Major league sports revenues
Figure 1: Major league sports revenues in $ billions

Note: Revenue figures include ticket sales, TV rights, sponsorships and other commercial sources
Source: Forbes and Deloitte Global analysis based on publicly available sources. For further information on the source, see end notes.

Revenues for e-Sports are predicted to grow 25 percent in 2016, which is better than most mature sports, many of which have been around for a century or even centuries. Arguably, given its small size, some might ask why eSports’ growth rate is not higher.

Some believe that eSports is approaching a tipping point or upward inflection in the market: one American analyst predicts that eSports in the US alone will leap from $85 million in 2014 to $1.2 billion in 2018 : a 94 percent compounded growth rate, which is triple the projected 2016 growth over 2015.

Some are linking the popularity of online video game-related content to eSports. The top gaming-related video star is PewDiePie, with 40 million subscribers, and number two is VanossGaming, with 15 million subscribers. They may be the biggest stars, but collectively gaming videos make up more than 10 percent of YouTube’s top performing channels.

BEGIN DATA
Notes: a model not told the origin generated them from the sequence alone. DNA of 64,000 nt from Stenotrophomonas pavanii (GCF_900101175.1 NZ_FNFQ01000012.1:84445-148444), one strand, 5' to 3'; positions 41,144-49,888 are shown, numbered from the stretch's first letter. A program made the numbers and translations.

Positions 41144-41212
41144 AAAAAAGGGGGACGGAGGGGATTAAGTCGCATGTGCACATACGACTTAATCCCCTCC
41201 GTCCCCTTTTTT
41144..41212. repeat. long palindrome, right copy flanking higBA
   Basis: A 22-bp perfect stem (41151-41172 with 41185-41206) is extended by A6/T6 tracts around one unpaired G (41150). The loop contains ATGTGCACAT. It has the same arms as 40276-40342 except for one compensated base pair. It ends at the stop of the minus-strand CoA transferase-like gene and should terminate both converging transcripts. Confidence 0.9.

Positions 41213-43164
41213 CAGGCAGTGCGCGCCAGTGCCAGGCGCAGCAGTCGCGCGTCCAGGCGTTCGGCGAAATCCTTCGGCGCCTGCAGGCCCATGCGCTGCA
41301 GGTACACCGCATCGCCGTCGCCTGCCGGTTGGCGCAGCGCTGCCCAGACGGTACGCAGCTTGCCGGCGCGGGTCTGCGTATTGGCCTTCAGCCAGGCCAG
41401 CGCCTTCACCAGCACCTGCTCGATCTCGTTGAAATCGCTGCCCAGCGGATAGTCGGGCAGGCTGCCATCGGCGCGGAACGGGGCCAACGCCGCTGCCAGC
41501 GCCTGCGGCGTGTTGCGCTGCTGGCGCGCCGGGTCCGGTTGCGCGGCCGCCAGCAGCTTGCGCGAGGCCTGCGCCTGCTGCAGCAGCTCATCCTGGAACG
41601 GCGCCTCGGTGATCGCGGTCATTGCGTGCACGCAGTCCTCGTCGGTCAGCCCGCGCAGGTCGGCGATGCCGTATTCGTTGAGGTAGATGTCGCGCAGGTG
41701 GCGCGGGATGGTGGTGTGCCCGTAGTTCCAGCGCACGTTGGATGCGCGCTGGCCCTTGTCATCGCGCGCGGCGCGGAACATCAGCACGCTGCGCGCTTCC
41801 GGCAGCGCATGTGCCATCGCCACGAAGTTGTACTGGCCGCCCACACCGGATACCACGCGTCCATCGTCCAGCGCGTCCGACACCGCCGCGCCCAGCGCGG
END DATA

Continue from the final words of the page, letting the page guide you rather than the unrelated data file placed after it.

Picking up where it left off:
However, Deloitte Global does not believe that there is a direct correlation between online video gaming success and eSports and, therefore, that the annual growth rate of eSports revenues is not about to triple. The most popular online content is not about watching elite gamers competing. Instead, the content is about entertainment (both PewDiePie and Vanoss are better known for their humor than being top-ranked players) or is largely instructional in nature: teaching gamers how to find hidden treasures (Easter eggs) or surmount difficult in-game challenges.

There is nothing wrong with educating or entertaining tens of millions of gamers (usually for free, except for the ads), but it also may not directly lead to tens of millions willing to either subscribe or pay to attend an eSports tournament. So far, much of the online gaming audience is more comparable to fans of the Harlem Globetrotters (people who are entertainers, who happen to play basketball) rather than to fans of a successful pro basketball team who plays to win a championship.